Jewish tombstones used to pave roads and pavements during the Holocaust were discovered in Gora Kalwaria in Poland during construction of a road.
From the Depths founder Jonny Daniels, who was called to the scene by an elderly Polish woman living in the area who uncovered the tombstones when walking her dog, explained that Gora Kalwaria (Gur) was home to the Ger sect of chassidim.
From the Depths is a tiny foundation dedicated to preserving the memory of the Holocaust in Poland. The area where the tombstones were found is just two kilometres from the Jewish cemetery of Gora Kalwaria.
“They told us that some of the pavements or even some of the roads were built during the time of the Nazi occupation here, and built using Jewish tombstones,” he said.
“What we can actually see here is really quite incredible and quite disturbing and painful.”
Daniels explained that they planned to return the tombstones to the Jewish cemetery where they belong.
On camera, he pointed out several tombstones that had been unearthed, which were intact with the names and the writing on the tombstones clearly visible.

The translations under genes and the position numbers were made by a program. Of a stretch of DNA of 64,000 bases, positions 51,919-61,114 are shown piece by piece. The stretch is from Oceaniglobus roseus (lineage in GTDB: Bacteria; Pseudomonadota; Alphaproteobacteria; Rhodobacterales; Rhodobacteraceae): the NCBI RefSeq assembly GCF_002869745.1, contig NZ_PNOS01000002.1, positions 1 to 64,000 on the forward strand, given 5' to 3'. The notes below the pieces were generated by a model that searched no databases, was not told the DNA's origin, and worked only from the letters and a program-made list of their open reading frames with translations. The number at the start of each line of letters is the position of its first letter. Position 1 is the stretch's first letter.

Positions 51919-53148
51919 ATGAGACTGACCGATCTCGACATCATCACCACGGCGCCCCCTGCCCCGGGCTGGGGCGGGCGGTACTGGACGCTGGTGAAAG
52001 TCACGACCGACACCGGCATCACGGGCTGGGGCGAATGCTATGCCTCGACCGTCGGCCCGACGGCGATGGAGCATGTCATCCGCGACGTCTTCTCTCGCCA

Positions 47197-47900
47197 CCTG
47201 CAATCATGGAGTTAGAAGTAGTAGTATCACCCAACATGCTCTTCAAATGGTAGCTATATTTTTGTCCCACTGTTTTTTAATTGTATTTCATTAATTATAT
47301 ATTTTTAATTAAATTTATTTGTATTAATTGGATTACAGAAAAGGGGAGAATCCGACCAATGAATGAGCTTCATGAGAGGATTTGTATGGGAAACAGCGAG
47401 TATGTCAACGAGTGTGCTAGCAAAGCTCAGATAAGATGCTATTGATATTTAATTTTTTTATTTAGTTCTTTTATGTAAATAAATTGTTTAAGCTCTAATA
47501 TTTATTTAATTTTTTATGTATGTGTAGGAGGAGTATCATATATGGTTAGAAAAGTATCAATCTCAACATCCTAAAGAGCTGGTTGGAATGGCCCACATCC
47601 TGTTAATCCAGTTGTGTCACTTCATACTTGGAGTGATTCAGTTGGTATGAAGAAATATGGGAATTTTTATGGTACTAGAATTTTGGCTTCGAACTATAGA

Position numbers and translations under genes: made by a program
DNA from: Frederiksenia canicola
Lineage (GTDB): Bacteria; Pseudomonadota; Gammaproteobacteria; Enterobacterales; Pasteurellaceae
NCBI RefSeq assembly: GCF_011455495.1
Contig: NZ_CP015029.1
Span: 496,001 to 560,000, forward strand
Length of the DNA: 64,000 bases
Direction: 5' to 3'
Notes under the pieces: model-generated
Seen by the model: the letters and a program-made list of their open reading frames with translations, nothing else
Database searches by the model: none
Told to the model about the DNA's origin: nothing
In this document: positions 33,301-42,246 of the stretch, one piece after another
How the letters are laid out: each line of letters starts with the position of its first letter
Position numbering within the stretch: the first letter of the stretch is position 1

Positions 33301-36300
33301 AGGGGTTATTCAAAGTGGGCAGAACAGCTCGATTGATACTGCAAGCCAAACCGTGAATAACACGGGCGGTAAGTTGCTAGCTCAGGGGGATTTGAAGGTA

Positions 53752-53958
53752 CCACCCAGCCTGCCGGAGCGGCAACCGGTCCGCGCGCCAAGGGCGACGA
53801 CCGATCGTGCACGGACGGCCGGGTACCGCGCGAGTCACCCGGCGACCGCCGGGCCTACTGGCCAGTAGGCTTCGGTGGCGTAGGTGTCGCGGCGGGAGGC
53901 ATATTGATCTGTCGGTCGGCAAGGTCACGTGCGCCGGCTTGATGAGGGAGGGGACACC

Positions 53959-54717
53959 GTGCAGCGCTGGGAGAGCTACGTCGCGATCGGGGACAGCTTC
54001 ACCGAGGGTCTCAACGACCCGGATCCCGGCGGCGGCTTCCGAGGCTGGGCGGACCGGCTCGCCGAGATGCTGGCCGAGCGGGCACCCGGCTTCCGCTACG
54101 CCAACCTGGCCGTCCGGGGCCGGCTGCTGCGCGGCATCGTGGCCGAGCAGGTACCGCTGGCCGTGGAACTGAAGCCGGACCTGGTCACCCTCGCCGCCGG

“You can also see, which is interesting, the uniformity of the size so the reason also why, the colours of this tombstone would be somewhat protected, it would be taken, cut in half and they would be roughly the same size,” he said.
He said that they would be taken, flipped over face-down so people didn’t know what they were and placed to pave the streets.
“Sometimes we would use the full top of the matzeva [tombstone] where we can see everything that’s written, others [used] would be the bottom and some would be where we can see nothing at all.”
Digging his hand into the soil, Daniels also showed fragments and other pieces of tombstones still stuck in the ground that were “literally used to pave the road”.
“This is one of the craziest cases I’ve heard of, it really is quite shocking,” he said.
“Just to see so many, to see that this is just a small area that we’ve looked at — this is what we’ve found in just a few minutes.”
He said that if they were to dig further, “I’m almost certain that this entire area will be full of matzevot [tombstones].”
Daniels added that they would reach out to the company building these roads and hope to “do more than hope, we’ll demand from them that whilst building this road, they take care of this heritage and history because this isn’t right — this is a historical, horrendous thing that desperately needs to be corrected.”
He added that they would also take pictures and document them, “so if you know or have family or know of people from Gur or Gora Kalwaria, please share this and maybe we’ll be able to locate the tombstone of a loved one”.
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